The YA genre was around before Harry Potter, but it was marginalized for decades to the point that there was no "YA bestseller" list because there were so very few new YA novels being published before Rowling. The library was full of Nancy freaking Drews, Madeline L'Engle, ancient Little House books, and Judy Blume novels - which are all well and good, but we read them all and did so 30 to 60 years ago. It was time for an update, and Rowling's success with HP meant that publishers were no longer afraid to publish young adult books for fear they wouldn't sell.
Why are YAs so popular?
First, J.K.Rowling (who, honestly, might not have been as successful if readers knew at the outset she was a lady author) put Harry in the world, and got a generation of kids back into reading. Then, to paraphrase a quote in the article, youths fall in love with their novels more than adults do. They're passionate about what they read when their world is still fairly new. This tidal wave of readers demanding "give me something just like Harry Potter but different" is calling for new material and a 20th reread of Little House, or even HP, isn't going to suffice. There's a need for more.
The genre is seeing fantastic success with new authors in part because it had a decades long dearth of new material. I know some authors who have 20 year old YA novels that only got published in the last 5 years because no one would touch them when they were written. That buildup of material, meant there was a lot of untapped potential, readily available to start filling the gap.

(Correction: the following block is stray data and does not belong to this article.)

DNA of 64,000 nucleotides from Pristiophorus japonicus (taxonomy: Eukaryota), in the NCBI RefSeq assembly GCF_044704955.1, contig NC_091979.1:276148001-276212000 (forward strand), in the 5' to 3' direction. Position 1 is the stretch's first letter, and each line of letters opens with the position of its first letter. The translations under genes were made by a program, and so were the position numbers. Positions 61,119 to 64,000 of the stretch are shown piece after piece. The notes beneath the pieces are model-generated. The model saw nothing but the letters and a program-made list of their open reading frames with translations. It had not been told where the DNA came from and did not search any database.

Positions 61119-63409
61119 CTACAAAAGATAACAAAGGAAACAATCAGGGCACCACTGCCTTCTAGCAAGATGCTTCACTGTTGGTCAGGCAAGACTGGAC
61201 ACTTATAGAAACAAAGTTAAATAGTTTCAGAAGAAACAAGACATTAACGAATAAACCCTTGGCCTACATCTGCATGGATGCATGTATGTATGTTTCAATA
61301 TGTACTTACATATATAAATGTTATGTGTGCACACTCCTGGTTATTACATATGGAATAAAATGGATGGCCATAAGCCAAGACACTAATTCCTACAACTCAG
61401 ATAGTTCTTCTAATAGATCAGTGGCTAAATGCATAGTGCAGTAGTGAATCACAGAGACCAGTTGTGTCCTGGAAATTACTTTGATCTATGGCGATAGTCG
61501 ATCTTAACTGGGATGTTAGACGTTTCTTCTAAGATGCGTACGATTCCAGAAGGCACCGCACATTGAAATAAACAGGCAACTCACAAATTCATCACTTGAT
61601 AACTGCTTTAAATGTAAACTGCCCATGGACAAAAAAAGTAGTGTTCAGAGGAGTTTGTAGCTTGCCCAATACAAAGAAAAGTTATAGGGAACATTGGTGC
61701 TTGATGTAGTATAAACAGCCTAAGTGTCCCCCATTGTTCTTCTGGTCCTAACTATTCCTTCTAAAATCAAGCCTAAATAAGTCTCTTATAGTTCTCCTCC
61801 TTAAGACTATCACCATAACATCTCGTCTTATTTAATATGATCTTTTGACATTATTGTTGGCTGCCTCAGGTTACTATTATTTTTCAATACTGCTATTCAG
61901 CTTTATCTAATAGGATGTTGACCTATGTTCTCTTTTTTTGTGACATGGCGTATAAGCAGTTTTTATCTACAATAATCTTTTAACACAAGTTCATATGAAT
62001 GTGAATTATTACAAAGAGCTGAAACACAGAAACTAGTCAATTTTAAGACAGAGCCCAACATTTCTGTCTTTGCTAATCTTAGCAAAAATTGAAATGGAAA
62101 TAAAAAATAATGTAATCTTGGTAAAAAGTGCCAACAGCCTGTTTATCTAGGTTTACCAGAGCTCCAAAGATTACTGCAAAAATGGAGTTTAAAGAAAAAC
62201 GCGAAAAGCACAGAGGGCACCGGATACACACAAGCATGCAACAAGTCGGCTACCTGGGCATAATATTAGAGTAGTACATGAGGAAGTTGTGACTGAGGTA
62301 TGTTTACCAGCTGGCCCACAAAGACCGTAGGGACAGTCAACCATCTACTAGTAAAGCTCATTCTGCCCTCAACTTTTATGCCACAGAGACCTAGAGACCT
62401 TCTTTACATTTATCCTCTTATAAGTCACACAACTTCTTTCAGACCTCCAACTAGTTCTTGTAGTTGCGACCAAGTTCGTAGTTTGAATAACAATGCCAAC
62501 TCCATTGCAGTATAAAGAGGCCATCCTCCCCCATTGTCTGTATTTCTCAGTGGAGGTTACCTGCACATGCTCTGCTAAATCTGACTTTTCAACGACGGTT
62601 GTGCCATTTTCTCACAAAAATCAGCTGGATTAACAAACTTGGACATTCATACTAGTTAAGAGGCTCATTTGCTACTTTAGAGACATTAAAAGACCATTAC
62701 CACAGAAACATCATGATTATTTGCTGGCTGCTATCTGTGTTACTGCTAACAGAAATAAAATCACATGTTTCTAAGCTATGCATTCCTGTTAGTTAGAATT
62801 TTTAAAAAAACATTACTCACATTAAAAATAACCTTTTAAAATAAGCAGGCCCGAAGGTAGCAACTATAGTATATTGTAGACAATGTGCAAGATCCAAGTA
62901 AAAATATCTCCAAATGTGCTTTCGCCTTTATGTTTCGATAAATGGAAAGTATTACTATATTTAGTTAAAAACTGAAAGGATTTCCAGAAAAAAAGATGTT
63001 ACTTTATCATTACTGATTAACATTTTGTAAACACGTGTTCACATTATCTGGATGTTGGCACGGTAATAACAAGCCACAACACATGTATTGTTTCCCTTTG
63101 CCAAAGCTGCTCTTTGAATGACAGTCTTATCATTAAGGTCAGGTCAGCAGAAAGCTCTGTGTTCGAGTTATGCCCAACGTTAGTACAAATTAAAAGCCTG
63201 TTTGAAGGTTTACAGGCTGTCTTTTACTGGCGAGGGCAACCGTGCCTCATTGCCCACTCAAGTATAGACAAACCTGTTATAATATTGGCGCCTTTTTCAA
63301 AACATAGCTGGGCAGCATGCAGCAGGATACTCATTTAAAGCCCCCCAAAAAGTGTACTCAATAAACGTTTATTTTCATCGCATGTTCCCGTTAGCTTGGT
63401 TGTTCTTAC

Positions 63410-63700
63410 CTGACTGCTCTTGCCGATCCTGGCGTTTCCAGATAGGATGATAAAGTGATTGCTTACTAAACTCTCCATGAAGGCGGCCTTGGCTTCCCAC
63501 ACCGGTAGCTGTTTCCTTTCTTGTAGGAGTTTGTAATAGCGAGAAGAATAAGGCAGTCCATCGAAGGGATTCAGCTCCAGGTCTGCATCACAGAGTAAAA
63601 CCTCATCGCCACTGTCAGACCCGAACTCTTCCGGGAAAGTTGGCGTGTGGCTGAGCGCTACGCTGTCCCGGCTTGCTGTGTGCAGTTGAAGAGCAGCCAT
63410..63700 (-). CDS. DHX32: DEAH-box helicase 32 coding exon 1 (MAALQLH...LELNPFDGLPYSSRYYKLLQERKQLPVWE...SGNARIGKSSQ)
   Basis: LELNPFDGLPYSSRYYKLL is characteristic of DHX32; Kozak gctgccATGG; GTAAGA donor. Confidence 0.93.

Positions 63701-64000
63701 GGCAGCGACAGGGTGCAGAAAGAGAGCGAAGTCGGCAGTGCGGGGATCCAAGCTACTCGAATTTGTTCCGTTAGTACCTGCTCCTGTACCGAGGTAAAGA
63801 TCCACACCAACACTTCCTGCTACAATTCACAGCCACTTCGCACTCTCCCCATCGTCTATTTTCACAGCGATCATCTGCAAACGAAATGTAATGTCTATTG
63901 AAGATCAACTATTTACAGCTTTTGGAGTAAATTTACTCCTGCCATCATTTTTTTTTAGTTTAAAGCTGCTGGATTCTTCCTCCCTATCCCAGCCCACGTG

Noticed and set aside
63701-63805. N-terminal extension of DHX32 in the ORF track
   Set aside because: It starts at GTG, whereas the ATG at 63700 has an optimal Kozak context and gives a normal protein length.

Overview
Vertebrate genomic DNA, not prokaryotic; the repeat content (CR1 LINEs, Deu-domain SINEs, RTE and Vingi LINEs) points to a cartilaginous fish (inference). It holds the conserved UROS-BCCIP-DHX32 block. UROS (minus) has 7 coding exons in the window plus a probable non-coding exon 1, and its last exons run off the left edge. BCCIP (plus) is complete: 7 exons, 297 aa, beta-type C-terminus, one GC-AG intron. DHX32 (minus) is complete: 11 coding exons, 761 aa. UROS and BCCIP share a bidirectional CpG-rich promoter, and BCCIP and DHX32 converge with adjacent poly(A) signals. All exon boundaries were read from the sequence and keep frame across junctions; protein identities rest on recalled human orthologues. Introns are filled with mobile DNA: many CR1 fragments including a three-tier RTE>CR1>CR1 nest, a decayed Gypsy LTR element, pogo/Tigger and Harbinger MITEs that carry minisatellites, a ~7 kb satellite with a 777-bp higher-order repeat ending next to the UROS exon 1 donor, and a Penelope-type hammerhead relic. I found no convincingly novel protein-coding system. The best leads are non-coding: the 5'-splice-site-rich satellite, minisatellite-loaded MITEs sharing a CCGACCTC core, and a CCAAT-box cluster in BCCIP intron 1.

On top of that, Ms. Lewis makes some really good points about the genre and the genres dominant heroines:
YA lit offers heroines to suit every mercurial mood and developmental stage, from spunky, disaster-prone Anne Shirley to dreamy, bookish Francie Nolan and the modern ass-kicking incarnation of Katniss Everdeen.
And perhaps, therein lies the true appeal of young adult literature: The stories and the genre itself represent a world of limitless potential. As a young reader, I didn't comprehend that the opportunity to disappear into the lives and adventures of strong-willed young women represented a kind of feminist victory. The best young-adult books provide a portal to characters and perspectives that simply aren't as readily available on the adult reading lists
This wealth of stories about strong, complicated, empowered girls and women has never before existed in the history of literature. So women who grew up thinking they could do anything and be anybody are writing those stories now. And teens and adults are buying, reading, and loving these stories now.
Ideally, all the young women and men reading these books with strong, complicated girls and women (and boys and men) in them will grow into adults who will change the status quo because they have a new normal they're bringing with them. Hopefully more diverse starring characters will also come to the fore and be normal because women should be supporting all women becoming all they can be, even if they're fictional.